Adding firewire ports to a Shuttle XS35V2

Cyberport, Reichelt, and others sell these inexpensive machines. The photo to the right shows the newly added firewire ports in the DVD-bay cover.

I’d like to use them for a dvswitch setup capturing live DV-video streams via firewire (ieee1394). The Shuttle XS35V2 is a good candidate, although it has no firewire ports. It is

  • inexpensive (ca. 150 EUR including CPU, excluding RAM)
  • small and lightweighted (1 Liter, 2kg)
  • fanless (which is important for some smaller conferences)
  • diskless, can boot from USB or SD-Card, if needed also from SSD.

The important modification is to add firewire support.
The machine has a miniPCI Express port allowing such additions. But the machine has no free slots in the chassis, as the port is meant for internal expansions like e.g.  WIFI, which is actually included. The new Firewire connectors will reside in the opening originally reserved for a DVD-Drive. We bought two things:

We also need:

  • 2 small washers: 1x 1.5mm (far from mPCIe)/ 1x 2mm (near mPCIe) M3 (for lowering the mainboard)
  • 2 plastic screws M3x20
  • 2 plastic nuts M3
  • 2 plastic spacers 13mm long, 6mm outer, 3.2mm inner diameter. (to mount the DawiControl card)
  • 1 flat 3mm plastic piece, 33mm x 21mm, for fixing the miniPCIe card.
  • 1 flat 1mm plastic piece 45mm x 57mm, for insulting the DawiControl card.
  • Optional:
    • 2  small plastic wedges 2m vs 1.5mm slanted M3 (for stablilizing the spacers)
    • Tool for pulling out one M2-insert
    • Small amount of heat-conductive paste for remounting the heat sink.


  1. Open the chassis, remove top and bottom cover.
    Unscrew the SD-Card board.
  2. Gently pull off the yellow bios battery from its sticker,
  3. … fit it under the sdcard board, so that it is out of the way,
  4. secure the sdcard-board with two screws.
  5. unscrew the wifi-card, slide it out  of the miniPCIe port.
  6. gently peel off the patch antenna (unscrew the usb connector for better access).
  7. lower the mainboard near the miniPCIe port, so that the ribbon cable connector of the riser card has enough space. This is tricky as some screws are inaccessible due to the heatsink:
    1. Remove the heatsink. 5 screws. There is conductive paste between heatsink and CPU. Do not touch. You may want to reuse the conductive paste by spreading it towards the center with a clean tool. Or simply apply some new paste. The photo shows the heatsink half-transparent.
    2. Losen the mainboard, move it a few milimeters towards the baseplate mount. This gives access to two screws that fix the metal carrier in the plastics frame. Marked in red in the photo. Unscrew, slide washers 1.5mm and 2mm between metal and plastics. Fix the screws again.
    3. Fix mainboard.
    4. Remount heatsink with fresh (or carefully reused) heat-transfer paste.
  8. Drill two holes for mounting the DawiControl card, see cut marks in the red circles.
  9. Level the area around the mounting holes with an 8mm milling cuter (or optionally use small wedges.)
  10. Cut a rectangular opening in the inner plastic support to allow the cable of the riser card to pass to the other side. See cut marks around the red rectangle.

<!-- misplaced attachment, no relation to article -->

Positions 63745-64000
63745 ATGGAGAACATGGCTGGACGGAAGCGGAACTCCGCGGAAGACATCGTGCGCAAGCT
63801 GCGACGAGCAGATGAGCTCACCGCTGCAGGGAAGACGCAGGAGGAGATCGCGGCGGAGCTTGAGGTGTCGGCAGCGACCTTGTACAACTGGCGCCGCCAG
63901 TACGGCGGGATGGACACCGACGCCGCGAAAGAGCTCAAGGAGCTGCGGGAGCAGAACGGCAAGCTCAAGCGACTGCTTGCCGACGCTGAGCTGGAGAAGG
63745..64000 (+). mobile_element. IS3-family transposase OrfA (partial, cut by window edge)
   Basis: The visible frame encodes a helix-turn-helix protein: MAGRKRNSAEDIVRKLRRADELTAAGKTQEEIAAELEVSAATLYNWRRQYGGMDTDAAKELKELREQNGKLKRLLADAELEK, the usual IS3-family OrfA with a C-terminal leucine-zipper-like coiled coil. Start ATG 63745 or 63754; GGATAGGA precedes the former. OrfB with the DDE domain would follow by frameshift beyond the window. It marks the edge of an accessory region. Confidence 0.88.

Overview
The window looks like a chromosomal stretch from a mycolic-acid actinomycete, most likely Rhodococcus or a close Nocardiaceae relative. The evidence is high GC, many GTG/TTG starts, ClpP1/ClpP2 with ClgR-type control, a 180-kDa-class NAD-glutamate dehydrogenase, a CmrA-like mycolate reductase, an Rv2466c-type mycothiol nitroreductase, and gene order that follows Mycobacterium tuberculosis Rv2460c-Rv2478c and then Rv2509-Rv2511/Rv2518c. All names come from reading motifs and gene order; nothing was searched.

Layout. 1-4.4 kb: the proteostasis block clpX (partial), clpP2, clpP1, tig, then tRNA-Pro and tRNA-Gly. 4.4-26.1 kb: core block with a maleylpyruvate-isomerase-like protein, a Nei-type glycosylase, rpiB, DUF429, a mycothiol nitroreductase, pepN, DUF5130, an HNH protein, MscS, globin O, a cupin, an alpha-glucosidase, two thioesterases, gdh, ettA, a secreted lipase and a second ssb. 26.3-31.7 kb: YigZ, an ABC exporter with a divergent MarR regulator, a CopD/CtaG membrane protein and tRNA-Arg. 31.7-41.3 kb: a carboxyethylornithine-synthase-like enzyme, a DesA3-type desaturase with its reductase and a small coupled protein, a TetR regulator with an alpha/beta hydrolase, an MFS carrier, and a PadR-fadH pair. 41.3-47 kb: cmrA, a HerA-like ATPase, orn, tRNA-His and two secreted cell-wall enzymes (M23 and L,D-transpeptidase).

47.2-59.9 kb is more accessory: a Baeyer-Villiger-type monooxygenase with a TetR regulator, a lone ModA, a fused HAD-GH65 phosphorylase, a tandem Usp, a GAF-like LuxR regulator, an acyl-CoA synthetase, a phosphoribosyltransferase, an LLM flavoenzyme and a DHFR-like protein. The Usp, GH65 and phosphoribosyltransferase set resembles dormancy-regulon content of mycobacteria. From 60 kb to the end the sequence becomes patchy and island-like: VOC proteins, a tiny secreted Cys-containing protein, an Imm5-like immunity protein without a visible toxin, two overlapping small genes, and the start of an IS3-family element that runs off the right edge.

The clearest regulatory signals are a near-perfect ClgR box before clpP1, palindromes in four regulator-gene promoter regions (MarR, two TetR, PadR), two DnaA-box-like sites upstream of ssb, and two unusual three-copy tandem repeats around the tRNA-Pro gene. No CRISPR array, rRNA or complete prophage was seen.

11. Cut away or shorten the plastic part where the mini-wifi-card was secured with a screw. (Pull out the M2-insert first, to make that plastic cutting easier, if you have the tool)
  12. Attach a 3mm adapter piece to the riser-card, so that two nearby mounting holes can be used to secure the riser card. Push the other end of the ribbon cable through the rectangular hole.
  13. Turn the Shuttle around. Test the place for the FireWire card.
  14. Glue the 1mm protective platic piece to the metal mesh of the cover.
  15. Plug the ribbon cable into the small PCI express connecter board. Plug in the Firewire card to that port. Mount the FireWire card using two distance rolls.
  16. Close covers. Done!

Pin out of USB RS232 cables

RS232 is not really the right term here. None of these cables produce the inverted 12V signals for proper R232. They do 5V TTL levels (or 3.3V with 5V compartibility) just as an FTDI chip would do. This works great for direct connection with the UART of an Atmel Microcontroller.

Nokia CA-42 / DKU-5

This cable has 7 wires, but only 4 are connected. The Photo below shows where I did cut open the soft plastics (between sticker and tail) to reach the place of the PCB, where the unused pins are. I’ve connected some of the unused wires to give me a cable with handshake signals.

I keep forgetting the pin out all the time. Here is the color codes stored for eternity:

Black:    (7) GND

Blue:      (3) RxD to USB Host

White:    (2) TxD from USB Host

Orange: (10) +5V

Green:    (9) [DTR/RTS] from USB Host

Red:       (8) DCD to USB Host

Brown:    (5) ???

The question marks are some Handshake signals. The numbers in parenthesis are the pin numbers on one of the PCBs I have disassembled.
Retail price May 2013: ca. 3.33 EUR

MQ Power USB Datenkabel für Siemens DCA-510 S55 / SL55

This is a newer cable for a Siemens S55 Phone. The cable has only for wires, although the PCB has a 5th pin for a handshake signal.

Yellow: Ground

Red:     +5V

Green: RXD

Blue:    TXD

— :      DTR

This cable sends continuous garbage to the USB-Host, if the green wire is left floating. You can prevent this, by dropping e.g. a 430K Ohm SMD resistor (not shown above) between the soldering pads of RxD and GND.

As of May 2013, this cable can be bought for as low as 1.49 EUR; google for the german title above.